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Matthew 25 holds Healthy Neighborhoods open house

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CEDAR RAPIDS, Iowa (KWWL) -- It's called Healthy Neighborhoods and it was Matthew 25's event to unveil its next step in its "Healthy Timecheck" initiative to bring back the neighborhood of the same name.

The group hosted about 200 people from the community, including donors and community partners, which includes the City of Cedar Rapids, and represented by Mayor Hart.

Matthew 25 is a non-profit group created in 2008 to help bring back the neighborhood after the Great Flood.

Since then, they've grown to build an urban farm and a food pantry to serve the community.

Tonight's event showcased its two latest projects.

One is the opening of a new, healthy alternative neighborhood grocery store -- reminiscent of an older time, where neighbors will not only shop but also gather and build community relationships.

Matthew 25 has plans to renovate an old corner grocery store and revive the gathering around at the local grocery shopping.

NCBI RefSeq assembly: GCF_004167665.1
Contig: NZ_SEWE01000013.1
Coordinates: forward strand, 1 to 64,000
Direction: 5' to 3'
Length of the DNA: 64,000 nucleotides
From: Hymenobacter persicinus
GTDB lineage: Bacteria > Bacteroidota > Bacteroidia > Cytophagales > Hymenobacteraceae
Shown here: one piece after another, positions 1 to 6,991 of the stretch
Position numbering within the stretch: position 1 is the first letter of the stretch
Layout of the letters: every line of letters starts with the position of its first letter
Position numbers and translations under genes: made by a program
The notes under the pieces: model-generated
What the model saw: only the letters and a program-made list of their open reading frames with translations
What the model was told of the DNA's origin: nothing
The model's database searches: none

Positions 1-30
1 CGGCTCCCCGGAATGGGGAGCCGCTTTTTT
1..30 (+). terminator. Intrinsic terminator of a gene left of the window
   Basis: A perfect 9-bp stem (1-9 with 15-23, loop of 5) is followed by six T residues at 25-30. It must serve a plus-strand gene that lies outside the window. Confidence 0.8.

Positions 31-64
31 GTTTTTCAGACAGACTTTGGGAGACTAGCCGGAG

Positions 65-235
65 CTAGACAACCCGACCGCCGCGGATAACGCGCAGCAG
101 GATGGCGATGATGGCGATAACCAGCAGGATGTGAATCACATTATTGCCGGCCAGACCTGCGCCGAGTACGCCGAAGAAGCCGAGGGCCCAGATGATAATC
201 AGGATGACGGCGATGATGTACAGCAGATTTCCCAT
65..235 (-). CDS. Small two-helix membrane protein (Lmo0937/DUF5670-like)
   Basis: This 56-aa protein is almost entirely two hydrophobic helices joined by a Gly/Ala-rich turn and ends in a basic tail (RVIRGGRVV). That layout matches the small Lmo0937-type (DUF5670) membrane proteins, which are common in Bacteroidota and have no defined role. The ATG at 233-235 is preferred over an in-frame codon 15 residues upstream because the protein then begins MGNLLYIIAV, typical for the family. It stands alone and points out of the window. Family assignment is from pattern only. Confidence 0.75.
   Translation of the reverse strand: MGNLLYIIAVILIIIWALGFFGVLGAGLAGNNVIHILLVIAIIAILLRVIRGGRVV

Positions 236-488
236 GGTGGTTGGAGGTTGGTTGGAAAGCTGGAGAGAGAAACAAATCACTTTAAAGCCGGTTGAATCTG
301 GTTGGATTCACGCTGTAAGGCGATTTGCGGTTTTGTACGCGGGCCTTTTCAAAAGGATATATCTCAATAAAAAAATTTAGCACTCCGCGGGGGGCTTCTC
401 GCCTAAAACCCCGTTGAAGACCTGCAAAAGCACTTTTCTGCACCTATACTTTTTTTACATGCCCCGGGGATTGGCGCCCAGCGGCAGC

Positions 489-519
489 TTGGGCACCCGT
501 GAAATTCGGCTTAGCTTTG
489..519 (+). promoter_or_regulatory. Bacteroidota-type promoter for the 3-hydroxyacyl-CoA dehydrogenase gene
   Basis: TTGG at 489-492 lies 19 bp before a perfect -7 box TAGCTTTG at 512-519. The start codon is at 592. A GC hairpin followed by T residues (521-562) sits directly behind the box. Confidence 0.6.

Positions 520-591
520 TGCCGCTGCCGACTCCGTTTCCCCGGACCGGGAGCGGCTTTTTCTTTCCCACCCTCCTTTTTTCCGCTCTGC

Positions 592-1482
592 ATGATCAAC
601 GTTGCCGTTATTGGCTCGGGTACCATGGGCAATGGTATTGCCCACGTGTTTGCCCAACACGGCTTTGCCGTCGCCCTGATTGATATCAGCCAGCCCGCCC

Jana Bodensteiner is the director of development and communications for Matthew 25.

"We are going to have a little table and chair area in one part of it," Bodensteiner said, "We're going to have events and healthy food education events, community building events, that sort of thing there."

The group's second project is to build new houses and buy, renovate and sell houses to lower income families.

To do that, Matthew 25 needs to raise one million dollars. It has already reached 65 percent of that goal.

"We're trying to make them very future focused and planet-friendly with sustainable building practices, but also make them very people -friendly by moving the kitchen -- instead of being in the back, to the front, of the house, having front porches to kind of re-engage that front yard and get people interacting with their neighbors," Bodensteiner said.

Matthew 25 holds a plant sale in the spring to help residents grow their own food. Their summer farmer's market also provides healthy food produce for the community.

"This neighborhood is a USDA food desert," Bodensteiner said, "So that means there isn't a lot of food options for people who live here. There's a few convenient stores and a few bars but no grocery stores within walking distance for people so [we're] giving them some healthy options for food."

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Michele White

Cedar Rapids Multimedia Journalist

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